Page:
In The Beginning / Diane Arbus/Hayward Gallery

It’s really terrific, London’s South Bank. The lines and textures of those cool concrete greys; the monumental and imposing Brutalist architecture that manages to be both simultaneously ancient and 1950s sci fi British vision of the future?  Or maybe it’s just the shear absurd weightiness of the place with its giddy gravitational pull of Culture.  Either way, I’m here to see the Dianne Arbus  exhibition at the Hayward Gallery titled: in the beginning and  featuring over a 100, mostly vintage, prints made by the Dianne Arbus herself. It’s a show that I wouldn’t want to miss.

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The exhibition itself occupies the upper gallery and the paragraph on the white wall at the top of the stairwell provides visitors with a brief introduction to her work and the exhibition. What sticks in my mind is the bit that says “From the start Arbus saw the street as a place full of secrets waiting to be fathomed.”  Growing up in New York, and coming from a wealthy well-protected world, the streets of Manhattan and beyond must have been  places of familiarity and forbidden intrigue.

AAAInstallation view of diane arbus: in the beginning at Hayward Gallery, 2019. Photo: Mark Blower

The images from 1957 to 1962 are simply framed and captioned, relatively small maybe (no larger than A4 in size) and are displayed on a grid of white rectangular pillars front and back.  There’s no chronological order to this part of the exhibition, which is actually quite refreshing for an artist of this magnitude, so no need to be guided from pillar to pillar to postscript. Nevertheless, the temptation is to impose some sort structured way to navigate this open labyrinth.  Any attempt to move in such an orderly fashion falls apart by the time you reach the third photograph as you find yourself intrigued by the picture in another row, then another, then another… Maybe as an adult breaking away from the confines of her childhood, this is how Arbus navigated her way through New York and its people. Moving from one location/person to another, from photographing the interior of a movie theatre and its audience or a close up portrait of  a tattooed man to a meat market to photograph  a  pig hanging on a meat hook  or a bunch of kids wearing monster masks . It’s all very tangible this moving from one thing to another.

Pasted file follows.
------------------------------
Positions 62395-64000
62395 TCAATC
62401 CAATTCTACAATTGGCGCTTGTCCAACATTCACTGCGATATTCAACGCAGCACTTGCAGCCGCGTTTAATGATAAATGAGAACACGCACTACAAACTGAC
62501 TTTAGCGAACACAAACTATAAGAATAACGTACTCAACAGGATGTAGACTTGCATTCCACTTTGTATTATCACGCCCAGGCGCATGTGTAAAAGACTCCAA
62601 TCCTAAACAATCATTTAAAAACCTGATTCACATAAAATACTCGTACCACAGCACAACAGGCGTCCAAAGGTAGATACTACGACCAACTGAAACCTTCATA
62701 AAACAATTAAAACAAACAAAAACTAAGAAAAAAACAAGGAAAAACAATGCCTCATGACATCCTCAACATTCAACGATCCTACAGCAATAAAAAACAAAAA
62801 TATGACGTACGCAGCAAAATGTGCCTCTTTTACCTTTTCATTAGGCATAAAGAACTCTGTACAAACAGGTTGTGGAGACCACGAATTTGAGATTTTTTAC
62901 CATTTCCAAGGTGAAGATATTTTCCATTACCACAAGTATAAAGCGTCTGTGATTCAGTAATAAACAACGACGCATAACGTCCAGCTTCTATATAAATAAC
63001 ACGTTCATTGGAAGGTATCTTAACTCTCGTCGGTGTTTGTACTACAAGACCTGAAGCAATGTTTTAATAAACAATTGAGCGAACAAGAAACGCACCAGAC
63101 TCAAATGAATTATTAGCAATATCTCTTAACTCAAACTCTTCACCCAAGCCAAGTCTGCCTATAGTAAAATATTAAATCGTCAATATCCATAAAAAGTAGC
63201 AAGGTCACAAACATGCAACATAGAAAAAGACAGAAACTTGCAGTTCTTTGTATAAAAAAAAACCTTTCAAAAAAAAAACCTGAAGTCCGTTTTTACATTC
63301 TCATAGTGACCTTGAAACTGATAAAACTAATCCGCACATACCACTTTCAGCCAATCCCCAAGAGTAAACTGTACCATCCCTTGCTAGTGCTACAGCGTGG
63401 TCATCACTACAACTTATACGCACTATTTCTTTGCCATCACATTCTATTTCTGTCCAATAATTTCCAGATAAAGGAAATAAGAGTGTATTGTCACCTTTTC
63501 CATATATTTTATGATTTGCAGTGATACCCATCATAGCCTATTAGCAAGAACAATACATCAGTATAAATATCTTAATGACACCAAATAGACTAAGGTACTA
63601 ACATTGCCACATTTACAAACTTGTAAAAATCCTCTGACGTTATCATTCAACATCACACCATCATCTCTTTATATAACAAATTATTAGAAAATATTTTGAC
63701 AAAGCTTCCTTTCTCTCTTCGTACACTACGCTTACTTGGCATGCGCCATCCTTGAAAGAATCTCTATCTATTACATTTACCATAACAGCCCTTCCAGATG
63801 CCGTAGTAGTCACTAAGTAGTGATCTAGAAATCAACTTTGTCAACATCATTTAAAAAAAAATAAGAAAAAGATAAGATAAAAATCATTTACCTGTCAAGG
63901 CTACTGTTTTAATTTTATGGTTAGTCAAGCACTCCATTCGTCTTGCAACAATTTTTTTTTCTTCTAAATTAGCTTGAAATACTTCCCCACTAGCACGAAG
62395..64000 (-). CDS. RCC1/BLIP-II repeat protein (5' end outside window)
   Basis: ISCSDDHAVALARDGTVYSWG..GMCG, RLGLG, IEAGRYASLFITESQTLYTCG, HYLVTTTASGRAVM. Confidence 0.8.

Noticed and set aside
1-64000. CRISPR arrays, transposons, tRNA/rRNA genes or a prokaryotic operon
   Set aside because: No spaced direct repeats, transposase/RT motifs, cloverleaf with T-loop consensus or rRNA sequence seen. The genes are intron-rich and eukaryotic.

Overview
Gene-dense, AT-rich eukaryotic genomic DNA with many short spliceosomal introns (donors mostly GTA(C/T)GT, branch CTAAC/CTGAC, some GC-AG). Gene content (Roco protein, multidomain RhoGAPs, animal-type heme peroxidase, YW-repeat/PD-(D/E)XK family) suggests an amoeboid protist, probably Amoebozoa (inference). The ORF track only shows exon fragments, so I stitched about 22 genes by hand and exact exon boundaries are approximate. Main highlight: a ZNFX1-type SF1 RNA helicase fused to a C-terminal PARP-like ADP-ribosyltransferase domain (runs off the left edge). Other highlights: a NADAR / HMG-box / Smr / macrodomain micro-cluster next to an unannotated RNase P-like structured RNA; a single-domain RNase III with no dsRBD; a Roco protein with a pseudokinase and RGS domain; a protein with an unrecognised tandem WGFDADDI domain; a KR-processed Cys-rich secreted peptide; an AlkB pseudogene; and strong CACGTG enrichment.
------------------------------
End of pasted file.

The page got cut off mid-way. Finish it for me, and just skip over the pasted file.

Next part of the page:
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Jack Dracula at a bar, New London, Conn. 1961 Copyright © The Estate of Diane Arbus, LLC.

Arbus  had the ability to cut across societal divides, shifting between the unique and the seemingly mundane but never dull.  Back in the gallery a photograph of film star Bela Lugosi as Count Dracula appears on a TV screen as series of  black and white lines, whilst  elsewhere a barely recognisable wax work of James Dean stands in a curtained booth. What they have in common is the notion of a life that is absent of life, such stars are reduced in stature. Here the unknown and unseen are the ones who very much alive, the female and male impersonators, the unspoken faces and facets of the street a world away from her own upbringing, yet physically so  near. Her creative  process of seeing and being seen is perhaps  best captured in her images of  children, often in mid thought,  a kid about to cross the road, another in a crowd on the shoulders of an adult , a kid in black face  or young kid in a hooded jacket pointing a toy gun ,all looking directly at the  camera ,at  Diane Arbus  the photographer who notices  them as they are .